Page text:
The technology, called Mind Sense, uses embedded sensors and an on-board computer to monitor brainwaves via the driver's fingers on the steering wheel.
If the system detects a serious drop in concentration, warning signals, such as vibrations in the steering wheel or pedals, attempt to raise the driver’s awareness. Additional warning sounds, or icons, can be activated if necessary.
Because they're further away from the driver’s head, software amplifies the brainwave signals in the fingers. The technique is currently used by NASA and the US bobsleigh team to develop concentration and focus.
Another monitoring system is being developed that measures the driver’s heartbeat and respiration rate to detect drowsiness, stress, or a serious medical condition.
The monitor is incorporated in the back of the driver’s seat, so as not to obstruct the driver. It is hoped that it will be able to automatically adjust interior conditions, such as temperature, to relax the driver. The system may, eventually, be able to bring the car safely to a stop in a medical emergency.
The technology, called Driver Wellness Monitoring, is still in the early stages of development and isn't expected to make production for eight to 10 years.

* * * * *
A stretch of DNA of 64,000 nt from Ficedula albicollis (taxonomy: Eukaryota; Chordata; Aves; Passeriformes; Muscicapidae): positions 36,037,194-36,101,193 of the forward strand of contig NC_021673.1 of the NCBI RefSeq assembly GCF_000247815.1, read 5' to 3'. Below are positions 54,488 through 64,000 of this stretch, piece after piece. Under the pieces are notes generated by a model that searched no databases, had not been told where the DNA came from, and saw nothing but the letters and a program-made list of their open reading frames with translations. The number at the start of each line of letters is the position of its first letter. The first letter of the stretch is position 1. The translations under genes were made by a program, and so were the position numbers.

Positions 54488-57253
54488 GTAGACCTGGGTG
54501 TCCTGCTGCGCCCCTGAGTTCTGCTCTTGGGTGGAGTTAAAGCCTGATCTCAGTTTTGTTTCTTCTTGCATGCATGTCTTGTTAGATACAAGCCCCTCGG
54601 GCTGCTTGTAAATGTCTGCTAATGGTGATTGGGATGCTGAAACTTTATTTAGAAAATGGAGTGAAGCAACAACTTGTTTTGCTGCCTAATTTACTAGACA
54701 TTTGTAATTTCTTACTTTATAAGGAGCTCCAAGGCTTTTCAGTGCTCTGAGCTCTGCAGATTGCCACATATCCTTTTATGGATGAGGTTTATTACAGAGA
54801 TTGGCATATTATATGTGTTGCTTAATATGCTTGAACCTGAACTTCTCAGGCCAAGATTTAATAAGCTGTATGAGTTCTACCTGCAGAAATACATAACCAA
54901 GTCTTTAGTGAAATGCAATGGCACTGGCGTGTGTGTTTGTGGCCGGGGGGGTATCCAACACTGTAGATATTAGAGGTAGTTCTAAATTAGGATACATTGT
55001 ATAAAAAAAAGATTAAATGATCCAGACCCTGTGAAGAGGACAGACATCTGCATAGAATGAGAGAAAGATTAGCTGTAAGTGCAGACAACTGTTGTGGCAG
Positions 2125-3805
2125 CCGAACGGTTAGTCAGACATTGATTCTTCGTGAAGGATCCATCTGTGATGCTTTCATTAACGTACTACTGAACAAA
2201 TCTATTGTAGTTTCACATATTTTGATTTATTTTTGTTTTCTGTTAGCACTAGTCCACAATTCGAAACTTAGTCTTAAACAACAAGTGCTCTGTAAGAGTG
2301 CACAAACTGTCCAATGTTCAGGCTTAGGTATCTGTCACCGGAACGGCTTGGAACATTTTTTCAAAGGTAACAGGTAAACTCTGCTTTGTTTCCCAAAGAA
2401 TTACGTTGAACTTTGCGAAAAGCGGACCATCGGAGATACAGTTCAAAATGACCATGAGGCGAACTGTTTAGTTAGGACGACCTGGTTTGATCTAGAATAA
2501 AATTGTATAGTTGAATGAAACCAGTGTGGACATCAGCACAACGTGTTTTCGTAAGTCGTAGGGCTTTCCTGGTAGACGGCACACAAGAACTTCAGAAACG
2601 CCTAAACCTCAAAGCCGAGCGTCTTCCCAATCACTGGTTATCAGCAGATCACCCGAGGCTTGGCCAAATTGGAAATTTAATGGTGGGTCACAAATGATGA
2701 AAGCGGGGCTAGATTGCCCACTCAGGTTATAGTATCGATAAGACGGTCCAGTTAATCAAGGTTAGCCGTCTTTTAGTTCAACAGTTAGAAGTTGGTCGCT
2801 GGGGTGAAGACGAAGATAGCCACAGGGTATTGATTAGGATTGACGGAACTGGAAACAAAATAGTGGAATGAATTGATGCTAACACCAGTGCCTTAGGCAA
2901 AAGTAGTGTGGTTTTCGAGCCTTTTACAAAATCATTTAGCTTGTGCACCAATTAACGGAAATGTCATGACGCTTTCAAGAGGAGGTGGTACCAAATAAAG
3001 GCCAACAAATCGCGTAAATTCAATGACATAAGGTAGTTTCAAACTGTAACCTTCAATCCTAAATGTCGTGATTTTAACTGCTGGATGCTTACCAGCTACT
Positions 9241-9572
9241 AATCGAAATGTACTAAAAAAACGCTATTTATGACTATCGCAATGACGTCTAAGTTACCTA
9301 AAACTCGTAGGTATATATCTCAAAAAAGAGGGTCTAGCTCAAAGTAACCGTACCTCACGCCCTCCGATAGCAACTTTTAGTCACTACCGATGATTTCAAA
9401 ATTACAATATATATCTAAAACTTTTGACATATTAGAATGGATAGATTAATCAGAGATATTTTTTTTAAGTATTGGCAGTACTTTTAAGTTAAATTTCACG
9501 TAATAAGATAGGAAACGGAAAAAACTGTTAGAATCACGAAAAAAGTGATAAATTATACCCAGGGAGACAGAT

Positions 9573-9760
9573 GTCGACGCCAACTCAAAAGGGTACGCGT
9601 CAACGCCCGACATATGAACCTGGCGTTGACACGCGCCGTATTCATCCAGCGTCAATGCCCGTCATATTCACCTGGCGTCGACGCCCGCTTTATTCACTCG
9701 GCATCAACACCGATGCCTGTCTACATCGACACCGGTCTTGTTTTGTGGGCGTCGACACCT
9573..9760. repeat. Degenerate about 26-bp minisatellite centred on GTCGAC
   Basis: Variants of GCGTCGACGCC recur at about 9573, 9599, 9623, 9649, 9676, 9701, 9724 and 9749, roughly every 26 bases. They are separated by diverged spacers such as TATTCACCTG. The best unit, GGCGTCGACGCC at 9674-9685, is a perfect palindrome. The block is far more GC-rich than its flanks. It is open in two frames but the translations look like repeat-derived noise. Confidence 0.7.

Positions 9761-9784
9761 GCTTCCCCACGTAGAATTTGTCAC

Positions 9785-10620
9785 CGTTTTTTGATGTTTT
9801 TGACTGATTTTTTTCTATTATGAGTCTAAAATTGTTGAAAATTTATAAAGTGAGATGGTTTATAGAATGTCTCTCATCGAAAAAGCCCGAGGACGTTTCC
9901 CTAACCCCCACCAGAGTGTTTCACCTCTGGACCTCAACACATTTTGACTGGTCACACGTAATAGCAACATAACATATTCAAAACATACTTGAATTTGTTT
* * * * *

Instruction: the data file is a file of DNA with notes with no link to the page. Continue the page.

Also among the host of tech unveiled by JLR, is a haptic accelerator pedal. This transmits vibrations through the pedal to alert the driver to potential dangers. It will, initially, be part of JLR's Bike Sense safety tech.
The alert comes in the form of either a nudge, a series of vibrations or a double pulse. It may also offer some resistance to warn the driver of a change in speed limits.
It uses a decoupled actuator behind the pedal, along with a torque motor, to ensure that the fuel injection is not affected by the movement of the pedal and, says JLR, will make production in the next three to five years.
Haptic technology is also being used in JLR’s Predictive Touch and Mid Air Haptics system. This predicts which functions the driver intends to select on the touchscreen, making it easier to operate and less distracting to use on the move.
Cameras inside the car work with path-tracking filters to predict the driver's choice, based on the trajectory of their finger. To help guide the finger to the right area, and reduce driver distraction, a high-frequency sound is transmitted to create a touch sensation in mid-air.
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